Secchi Dip-In – Annually in July, participants are asked to take a transparency measurement in a local waterway. (Deadline for this year was July 21.)
To browse over 600 active citizen science projects, visit SciStarter’s project finder.
Carolyn Graybeal holds a PhD in neuroscience from Brown University. She is a former National Academies of Science Christine Mirzayan Science & Technology Policy Fellow during which time she worked with the Marian Koshland Science Museum. In addition the intricacies of the human brain, she is interested in the influence of education and mass media in society’s understanding of science.
When you wake up in the morning and start your daily routine—take a shower, brush your teeth, cook breakfast—do you ever stop to wonder where all that water you’re using comes from? It’s availability (or lack thereof) is certainly not a common worry in the United States, where as of 2005 (the latest assessment of national water use conducted by the U.S. Geological Survey) about 86 percent of the population relies on public water supplies for household use. Turn a faucet handle, and water, the world’s most precious, life-giving resource, is simply there, ready to cool us or clean us or quench us of our thirst, wherever we need it, whenever we want it.
But for how much longer? Climate change, pollution and unprecedented global demand are already threatening the world’s water supply according to a United Nations World Water Development Report released earlier this year. (SciStarter partnered with Discover Magazine, the National Science Foundation and NBC Learn to explore the Future of Water as part of our Changing Planet series.)
In response to these challenges, two international nonprofit organizations, the Water Environment Federation (WEF) and the International Water Association (IWA), partnered up to launch a challenge of their own.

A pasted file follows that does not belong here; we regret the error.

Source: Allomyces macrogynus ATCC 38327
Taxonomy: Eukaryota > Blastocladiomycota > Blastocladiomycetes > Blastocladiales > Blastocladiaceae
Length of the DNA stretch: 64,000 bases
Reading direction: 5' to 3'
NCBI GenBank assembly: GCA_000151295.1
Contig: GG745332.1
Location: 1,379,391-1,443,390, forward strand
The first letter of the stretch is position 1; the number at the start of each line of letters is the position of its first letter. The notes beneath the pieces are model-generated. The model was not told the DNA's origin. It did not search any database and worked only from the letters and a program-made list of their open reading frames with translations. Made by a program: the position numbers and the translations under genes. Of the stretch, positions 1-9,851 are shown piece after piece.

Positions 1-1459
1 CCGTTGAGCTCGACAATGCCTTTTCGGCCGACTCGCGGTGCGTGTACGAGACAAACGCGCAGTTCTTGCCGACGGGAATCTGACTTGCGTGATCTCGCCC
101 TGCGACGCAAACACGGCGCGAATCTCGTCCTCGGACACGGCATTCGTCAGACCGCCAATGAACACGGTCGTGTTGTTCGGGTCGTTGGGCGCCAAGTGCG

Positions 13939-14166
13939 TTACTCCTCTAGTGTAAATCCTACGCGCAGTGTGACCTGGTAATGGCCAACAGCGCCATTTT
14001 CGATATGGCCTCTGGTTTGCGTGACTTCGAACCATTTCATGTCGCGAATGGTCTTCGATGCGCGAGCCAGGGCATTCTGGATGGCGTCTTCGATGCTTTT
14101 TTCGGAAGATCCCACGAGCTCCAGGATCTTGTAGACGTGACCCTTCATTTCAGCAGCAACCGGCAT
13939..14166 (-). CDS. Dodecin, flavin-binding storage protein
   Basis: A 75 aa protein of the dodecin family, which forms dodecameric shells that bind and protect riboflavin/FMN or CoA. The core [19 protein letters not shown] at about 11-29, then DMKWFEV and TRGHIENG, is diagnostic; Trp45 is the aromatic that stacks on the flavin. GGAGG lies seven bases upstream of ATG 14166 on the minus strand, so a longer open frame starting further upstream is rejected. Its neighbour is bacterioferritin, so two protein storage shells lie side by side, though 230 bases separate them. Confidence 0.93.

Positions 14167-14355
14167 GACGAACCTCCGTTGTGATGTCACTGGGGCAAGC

Today, September 18, is World Water Monitoring Day, a key component of the broader World Water Monitoring Challenge that runs from March 22 to December 31. Thousands of people from around the world will use low cost monitoring kits to test their local water bodies for the basic indicators of watershed health–temperature, acidity, turbidity, and dissolved oxygen—and enter their results into a shared online database. It’s not too late to get involved. The program’s administrators hope that participants will not only learn which rivers, lakes, streams and reservoirs supply their communities but also become aware of the unique combination of environmental challenges each one faces.
“These are issues the next generation will have to cope with,” said Lorien Walsh of the Water Environment Federation. “The water we drink today is the same water people have been drinking for thousands of years. It is a finite resource, and we can’t use it if it’s not clean.”
In 2011, over 300,000 people from nearly 80 countries participated in the World Water Monitoring Challenge. Taking clean water for granted might be common in the United States, but it is a luxury people can ill afford in the developing world, where three million people, most of them women and children, die from water-borne illnesses like cholera every year.
“Kids in Kansas can see the data they collected and compare it to the data collected by kids in the Congo,” said Walsh. “There’s a stark difference.”
Guest post by Kate Atkins
If your first thoughts when you hear the word “cruise” are fruity drinks with paper umbrellas, jet skis, and late nights in the hot tub: think again.